Haruki Murakami leaves legacy with library at Alma Mater Waseda Univ.

0

The Haruki Murakami Library will open at the Japanese author’s Alma Mater Waseda University in Tokyo on Friday to house his personal archive, including previously donated handwritten manuscripts.

In a recent interview with Kyodo News prior to the opening of the library officially known as The Waseda International House of Literature, Murakami spoke about how he envisions the distribution of his works.

The Waseda International House of Literature, or The Haruki Murakami Library, will be shown to the media on September 22, 2021 on the Tokyo University campus prior to the facility opening on October 1. The library houses an archive of materials donated by the novelist, including his works. (Kyodo) == Kyodo

“If you just put things there, people only come once and never again. I wanted to make it a livelier place and the ideas just came from that, ”said Murakami, 72.

The five-story library with basement was designed by the 67-year-old Japanese architect Kengo Kuma. Facilities include research rooms such as the library, areas for interaction and a studio equipped with sound technology.

“Whatâ € ™ s strength is that it is in the middle of the city and that it is open (to the public). I want to do something that will also attract the outside world,” said Murakami.

In the hope that the library will become a center for international exchange in the field of Japanese literature research, he will also provide reading hours for authors and radio recordings there.

(From L) Waseda University President Aiji Tanaka, writer Haruki Murakami, CEO of Fast Retailing Co. Tadashi Yanai and architect Kengo Kuma are in Tokyo after a press conference on September 22, 2021 about the opening of The Waseda International Pictured on Oct. 1, House of Literature or The Haruki Murakami Library, which houses an archive of materials donated by Murakami, including his works. Kuma designed the library on the university campus with renovation expenses donated by Yanai. (Kyodo) == Kyodo

“I have no children, so I wanted to prevent my resources and manuscripts from being lost after my death,” said Murakami, explaining his donation.

When Murakami took the stage in April to congratulate aspiring art students at Waseda University, he compared the existence of novelists to a “torch” and expressed the hope that the flame would be passed on for generations to come.

“I learned how to write novels from my bosses, and I think there are a few people who will continue what I wrote. Perhaps because I don’t have children, I have a stronger sense of public inheritance or inheritance in a larger, non-personal sense, “he said.

Murakami believes that one’s “way of life” can also be inherited. In the past, literary figures have been associated with “drunkenness, affairs, drinking and missing deadlines,” but Murakami enjoys jogging and has run entire marathons.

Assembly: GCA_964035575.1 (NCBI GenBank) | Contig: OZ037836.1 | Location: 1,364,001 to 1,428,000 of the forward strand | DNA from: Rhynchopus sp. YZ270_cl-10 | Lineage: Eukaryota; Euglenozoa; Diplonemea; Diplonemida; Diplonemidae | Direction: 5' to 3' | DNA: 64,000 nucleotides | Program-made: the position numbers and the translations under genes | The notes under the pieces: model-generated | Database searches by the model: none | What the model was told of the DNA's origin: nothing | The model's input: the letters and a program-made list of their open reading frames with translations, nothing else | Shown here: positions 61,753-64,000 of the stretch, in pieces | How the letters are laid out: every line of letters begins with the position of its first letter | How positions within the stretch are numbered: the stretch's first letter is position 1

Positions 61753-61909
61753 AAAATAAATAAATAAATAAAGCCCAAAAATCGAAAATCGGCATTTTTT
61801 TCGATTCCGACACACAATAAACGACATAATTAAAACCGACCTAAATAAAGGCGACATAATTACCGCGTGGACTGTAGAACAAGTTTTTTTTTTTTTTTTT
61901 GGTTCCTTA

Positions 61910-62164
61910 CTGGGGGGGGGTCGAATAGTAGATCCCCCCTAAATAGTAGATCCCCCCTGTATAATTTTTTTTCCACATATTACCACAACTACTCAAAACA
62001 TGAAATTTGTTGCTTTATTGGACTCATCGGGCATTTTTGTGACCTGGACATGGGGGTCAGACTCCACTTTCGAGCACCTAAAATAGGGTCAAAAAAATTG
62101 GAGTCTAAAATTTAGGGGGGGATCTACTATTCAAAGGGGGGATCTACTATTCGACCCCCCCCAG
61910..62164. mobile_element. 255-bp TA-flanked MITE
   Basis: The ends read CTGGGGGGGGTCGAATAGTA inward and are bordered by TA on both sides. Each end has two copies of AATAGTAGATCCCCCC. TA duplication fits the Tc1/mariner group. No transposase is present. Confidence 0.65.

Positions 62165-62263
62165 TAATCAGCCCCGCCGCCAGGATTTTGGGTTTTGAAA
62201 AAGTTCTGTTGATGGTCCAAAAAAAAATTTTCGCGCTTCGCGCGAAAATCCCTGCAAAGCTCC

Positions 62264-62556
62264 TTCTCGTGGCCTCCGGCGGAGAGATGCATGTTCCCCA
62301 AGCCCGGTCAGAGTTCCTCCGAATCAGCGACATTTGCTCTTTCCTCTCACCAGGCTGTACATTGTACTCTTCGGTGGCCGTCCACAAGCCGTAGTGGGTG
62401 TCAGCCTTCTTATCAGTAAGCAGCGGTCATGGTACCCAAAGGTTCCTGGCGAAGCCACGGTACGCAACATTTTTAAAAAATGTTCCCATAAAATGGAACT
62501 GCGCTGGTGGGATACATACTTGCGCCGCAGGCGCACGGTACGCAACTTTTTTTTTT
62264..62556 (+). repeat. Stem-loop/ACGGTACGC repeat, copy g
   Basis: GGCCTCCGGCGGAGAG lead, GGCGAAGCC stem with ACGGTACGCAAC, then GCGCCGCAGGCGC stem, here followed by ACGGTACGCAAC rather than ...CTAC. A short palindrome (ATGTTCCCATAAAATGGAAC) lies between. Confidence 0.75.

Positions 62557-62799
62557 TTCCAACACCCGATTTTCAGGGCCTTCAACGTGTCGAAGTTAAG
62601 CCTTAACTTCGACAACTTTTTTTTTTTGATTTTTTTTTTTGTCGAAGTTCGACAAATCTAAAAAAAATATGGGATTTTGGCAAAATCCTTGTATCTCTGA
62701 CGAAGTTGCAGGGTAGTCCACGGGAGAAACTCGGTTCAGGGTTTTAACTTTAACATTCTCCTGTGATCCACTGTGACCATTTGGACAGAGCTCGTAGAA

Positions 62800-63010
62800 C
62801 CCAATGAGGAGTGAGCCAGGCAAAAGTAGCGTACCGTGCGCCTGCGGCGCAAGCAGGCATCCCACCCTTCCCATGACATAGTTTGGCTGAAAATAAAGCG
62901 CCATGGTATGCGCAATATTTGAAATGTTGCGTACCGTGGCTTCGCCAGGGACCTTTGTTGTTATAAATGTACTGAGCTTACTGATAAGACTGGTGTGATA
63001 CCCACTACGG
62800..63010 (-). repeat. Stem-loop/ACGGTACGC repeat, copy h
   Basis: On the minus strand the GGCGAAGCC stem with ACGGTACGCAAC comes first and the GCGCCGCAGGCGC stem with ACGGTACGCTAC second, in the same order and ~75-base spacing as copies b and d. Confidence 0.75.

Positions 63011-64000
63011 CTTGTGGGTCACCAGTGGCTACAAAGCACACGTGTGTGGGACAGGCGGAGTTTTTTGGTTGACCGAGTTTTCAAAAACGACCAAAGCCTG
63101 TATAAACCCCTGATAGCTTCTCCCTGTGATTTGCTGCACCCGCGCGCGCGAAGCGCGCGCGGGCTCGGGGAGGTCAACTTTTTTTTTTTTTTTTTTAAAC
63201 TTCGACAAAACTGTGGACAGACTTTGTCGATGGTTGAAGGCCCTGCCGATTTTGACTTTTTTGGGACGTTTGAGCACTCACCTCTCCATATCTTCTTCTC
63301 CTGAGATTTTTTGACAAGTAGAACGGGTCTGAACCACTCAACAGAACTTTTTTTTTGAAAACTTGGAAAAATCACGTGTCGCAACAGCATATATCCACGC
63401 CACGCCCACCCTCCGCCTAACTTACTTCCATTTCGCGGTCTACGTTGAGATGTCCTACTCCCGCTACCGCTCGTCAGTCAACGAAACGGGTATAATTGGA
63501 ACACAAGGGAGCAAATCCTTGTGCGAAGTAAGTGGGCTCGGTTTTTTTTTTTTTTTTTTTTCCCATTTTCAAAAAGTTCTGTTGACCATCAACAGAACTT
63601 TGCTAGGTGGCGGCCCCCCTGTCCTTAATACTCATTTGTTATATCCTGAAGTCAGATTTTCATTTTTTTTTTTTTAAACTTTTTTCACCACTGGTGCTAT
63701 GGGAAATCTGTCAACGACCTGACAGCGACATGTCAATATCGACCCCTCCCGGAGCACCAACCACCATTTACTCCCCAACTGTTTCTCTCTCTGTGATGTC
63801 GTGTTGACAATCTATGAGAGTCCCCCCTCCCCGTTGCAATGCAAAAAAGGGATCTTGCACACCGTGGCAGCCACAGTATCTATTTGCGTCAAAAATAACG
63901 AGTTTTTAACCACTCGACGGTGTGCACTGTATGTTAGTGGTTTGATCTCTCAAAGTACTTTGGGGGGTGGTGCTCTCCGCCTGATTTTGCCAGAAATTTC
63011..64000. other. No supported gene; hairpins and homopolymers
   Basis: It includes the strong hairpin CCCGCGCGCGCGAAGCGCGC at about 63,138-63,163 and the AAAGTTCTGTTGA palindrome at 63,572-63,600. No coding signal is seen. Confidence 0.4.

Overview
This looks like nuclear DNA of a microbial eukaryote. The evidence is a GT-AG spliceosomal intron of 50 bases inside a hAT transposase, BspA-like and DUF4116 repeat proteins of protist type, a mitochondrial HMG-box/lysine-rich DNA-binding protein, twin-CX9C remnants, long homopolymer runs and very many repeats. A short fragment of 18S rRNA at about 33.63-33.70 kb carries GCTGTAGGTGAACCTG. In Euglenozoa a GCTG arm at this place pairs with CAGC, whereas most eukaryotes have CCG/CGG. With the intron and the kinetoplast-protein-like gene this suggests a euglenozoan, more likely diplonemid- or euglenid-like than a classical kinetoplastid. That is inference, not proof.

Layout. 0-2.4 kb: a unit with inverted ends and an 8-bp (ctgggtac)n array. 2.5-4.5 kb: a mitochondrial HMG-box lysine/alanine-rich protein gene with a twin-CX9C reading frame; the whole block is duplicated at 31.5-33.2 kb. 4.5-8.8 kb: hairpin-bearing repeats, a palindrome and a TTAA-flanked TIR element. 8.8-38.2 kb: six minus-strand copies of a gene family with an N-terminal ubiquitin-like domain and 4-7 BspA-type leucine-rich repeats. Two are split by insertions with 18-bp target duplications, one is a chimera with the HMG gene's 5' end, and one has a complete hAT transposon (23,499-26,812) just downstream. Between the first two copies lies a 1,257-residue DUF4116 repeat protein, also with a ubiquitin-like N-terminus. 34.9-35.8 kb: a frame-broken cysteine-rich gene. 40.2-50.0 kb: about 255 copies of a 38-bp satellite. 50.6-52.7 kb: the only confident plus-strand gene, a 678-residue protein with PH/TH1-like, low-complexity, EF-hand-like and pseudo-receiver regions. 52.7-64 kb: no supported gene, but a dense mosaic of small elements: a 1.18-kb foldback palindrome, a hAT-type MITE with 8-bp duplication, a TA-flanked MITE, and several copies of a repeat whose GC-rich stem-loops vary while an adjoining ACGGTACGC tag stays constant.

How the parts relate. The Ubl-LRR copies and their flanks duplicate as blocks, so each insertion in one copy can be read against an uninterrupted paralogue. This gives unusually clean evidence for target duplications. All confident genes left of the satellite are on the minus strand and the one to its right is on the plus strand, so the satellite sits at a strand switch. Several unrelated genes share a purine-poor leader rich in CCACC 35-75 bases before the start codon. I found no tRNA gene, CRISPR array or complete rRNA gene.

Writer Haruki Murakami is pictured after attending a press conference in Tokyo on September 22, 2021 about the opening of the Waseda International House of Literature or the Haruki Murakami Library on October 1. The library on the university campus houses an archive of materials donated by the novelist, including his works. (Kyodo) == Kyodo

“At first people said to me: ‘If you live so healthily, you can’t write,'” he says with a laugh. But he added that by doing this he was able to show the next generation a possibility.

“The mainstream of the literary world went downhill after Mr. Kenji Nakagami passed away, and now it has no pillars. I think there is a need for Japanese writers to take some kind of responsibility, and I think there are things that I do too can do, “he said.

When Murakami went to university in 1968, the student movement was at its height. Although he did not belong to any particular sect, as he did not like to be part of a group, the idea of ​​”overcoming one-sided learning and establishing spontaneous learning” resonated and he took part in demonstrations.

“I think the idealism we had is important. Even if a lot of it was kind of unrealistic, it is important to have ideals. But nowadays it has become difficult for young people to have ideals,” said Murakami.

Against this background, Murakami sees potential in the voluntary and non-profit engagement of students. “I want to create a place with such potential within the university and I hope that students will take up such activities after I leave,” he said.

The library opens amid the novel coronavirus pandemic. Murakami, who has responded to disasters like the Great Hanshin Earthquake and the Sarin gas attack on the Tokyo subway, said: “I have reacted my way at every turning point. I think creating some kind of community in the coronavirus era “has a meaning in itself.”

The Waseda International House of Literature, or The Haruki Murakami Library, will be shown to the media on September 22, 2021 on the Tokyo University campus prior to the facility opening on October 1. The library houses an archive of materials donated by the novelist, including his works. (Kyodo) == Kyodo


Source link

Share.

Leave A Reply